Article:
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Rear Driveshaft and Driveshaft Center Bearing Replacement
 
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Pelican Technical Article:

Rear Driveshaft and Driveshaft Center Bearing Replacement

Nick Czerula

Time:

3 hours3 hrs

Tab:

$300

Talent:

*****

Tools:

Set of sockets 8mm, 13mm, 15mm, wrenches 17mm, 18mm, T60 Torx bit, E12 external Torx socket, punch, hammer, pry bar, floor jack, jack stands, wheel chocks, safety glasses, torque wrench

Applicable Models:

BMW X5 (2000-06)

Parts Required:

Driveshaft, Driveshaft center bearing, exhaust hangers

Hot Tip:

Work with a cool engine and allow exhaust to cool before beginning

Performance Gain:

Smooth drivetrain

Complementary Modification:

Replace flex-disc (Giubo)

In BMW E53 all-wheel drive models, there are two driveshafts. The rear driveshaft connects the rear output shaft of the transfer case to the rear differential, while the front driveshaft connects the front output shaft of the transfer case to the front differential.

The transmission and transfer case are mounted to the chassis and the rear differential is mounted to the rear subframe. The rubber mounts that attach the engine-transmission and subframe to the chassis have some give so that the drivetrain unit and the differential move slightly in relation to each other; the rear driveshaft has to have some flex to allow for this movement. The flex in the driveshaft is provided by the flex-disc between the front of the driveshaft and the rear of the transmission or transfer case output shaft.

The flex disc is made of solid rubber and wears out over time. You may experience a drivetrain vibration or shimmy. If so, inspect your driveshaft flex-disc. It should be free from distortion, cracks and tears, and have no missing pieces. If you find any of these problems, replace the driveshaft flex-disc and mounting fasteners. When replacing, at the minimum, replace the self-locking nuts that attach the driveshaft flex-disc. I prefer to replace the bolts too. The driveshaft flex-disc is also referred to as the Giubo.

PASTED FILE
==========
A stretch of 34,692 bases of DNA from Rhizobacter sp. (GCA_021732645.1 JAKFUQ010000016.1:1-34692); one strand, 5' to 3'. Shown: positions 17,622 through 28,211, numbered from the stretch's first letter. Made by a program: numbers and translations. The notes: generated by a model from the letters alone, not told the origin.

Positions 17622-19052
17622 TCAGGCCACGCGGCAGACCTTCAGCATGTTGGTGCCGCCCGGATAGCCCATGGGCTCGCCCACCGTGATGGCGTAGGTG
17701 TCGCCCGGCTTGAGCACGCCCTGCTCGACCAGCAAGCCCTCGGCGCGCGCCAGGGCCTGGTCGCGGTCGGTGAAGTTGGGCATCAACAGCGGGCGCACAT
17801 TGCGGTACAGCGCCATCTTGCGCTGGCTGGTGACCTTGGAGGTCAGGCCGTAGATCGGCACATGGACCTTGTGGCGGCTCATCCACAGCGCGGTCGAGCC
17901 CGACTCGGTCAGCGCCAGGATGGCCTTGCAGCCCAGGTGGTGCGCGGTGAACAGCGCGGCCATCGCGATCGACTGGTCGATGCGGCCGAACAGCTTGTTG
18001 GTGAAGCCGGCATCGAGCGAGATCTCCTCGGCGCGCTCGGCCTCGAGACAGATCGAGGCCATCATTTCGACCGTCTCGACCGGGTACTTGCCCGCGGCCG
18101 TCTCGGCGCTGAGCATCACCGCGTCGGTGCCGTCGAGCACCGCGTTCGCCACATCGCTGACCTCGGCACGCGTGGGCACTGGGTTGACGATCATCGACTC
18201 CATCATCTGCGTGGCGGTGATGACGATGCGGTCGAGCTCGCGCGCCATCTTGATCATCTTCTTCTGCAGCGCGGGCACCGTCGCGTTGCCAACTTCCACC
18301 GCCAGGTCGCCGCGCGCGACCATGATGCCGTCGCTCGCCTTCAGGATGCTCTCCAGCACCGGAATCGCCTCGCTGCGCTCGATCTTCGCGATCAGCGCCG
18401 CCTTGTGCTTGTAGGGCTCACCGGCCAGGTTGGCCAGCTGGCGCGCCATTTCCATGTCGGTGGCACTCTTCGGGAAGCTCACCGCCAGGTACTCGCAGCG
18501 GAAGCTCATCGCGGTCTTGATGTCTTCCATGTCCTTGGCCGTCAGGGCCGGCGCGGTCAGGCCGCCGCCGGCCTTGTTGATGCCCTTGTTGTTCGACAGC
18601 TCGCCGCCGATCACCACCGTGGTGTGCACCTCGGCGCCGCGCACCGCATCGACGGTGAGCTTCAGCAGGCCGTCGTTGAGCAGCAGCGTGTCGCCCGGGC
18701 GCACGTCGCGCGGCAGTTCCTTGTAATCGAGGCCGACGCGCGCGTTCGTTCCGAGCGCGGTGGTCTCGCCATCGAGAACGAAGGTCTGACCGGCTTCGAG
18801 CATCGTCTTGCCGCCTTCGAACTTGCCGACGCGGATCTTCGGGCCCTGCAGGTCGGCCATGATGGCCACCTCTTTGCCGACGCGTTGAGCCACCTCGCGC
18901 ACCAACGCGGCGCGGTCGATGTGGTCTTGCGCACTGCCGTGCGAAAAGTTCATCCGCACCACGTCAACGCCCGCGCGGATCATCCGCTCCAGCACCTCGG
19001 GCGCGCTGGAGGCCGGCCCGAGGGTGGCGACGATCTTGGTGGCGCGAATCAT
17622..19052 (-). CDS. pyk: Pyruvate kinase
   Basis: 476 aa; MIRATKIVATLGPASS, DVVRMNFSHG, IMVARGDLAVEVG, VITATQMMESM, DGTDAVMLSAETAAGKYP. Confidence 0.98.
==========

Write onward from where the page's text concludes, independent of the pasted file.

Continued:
The center support bearing holds the two-piece driveshaft in place while maintaining a smooth driveline. When this bearing fails, you may have noise, vibrations or a loose driveshaft.

In this tech article, I will show you how to replace the rear driveshaft and the rear driveshaft center support bearing.

Keep in mind that when your car was serviced before, parts may have been replaced with different size fasteners used in the replacement. The sizes of the nuts and bolts we give may be different from what you have, so be prepared with different size sockets and wrenches.

Protect your eyes, hands and body from fluids, dust and debris while working on your vehicle. If you're working with the electrical system, disconnect the battery before beginning. Always catch fluids in appropriate containers and properly dispose of any fluid waste. Recycle parts, packaging and fluids when possible. Do not work on your vehicle if you feel the task is beyond your ability.

Vehicle models change and evolve, as they grow older, so the vehicle shown in our illustrations may vary slightly from yours. If something seems different, let us know and share your info to help other users. Questions or want to add to the article? Leave a comment below. When leaving a comment, please leave your vehicle information.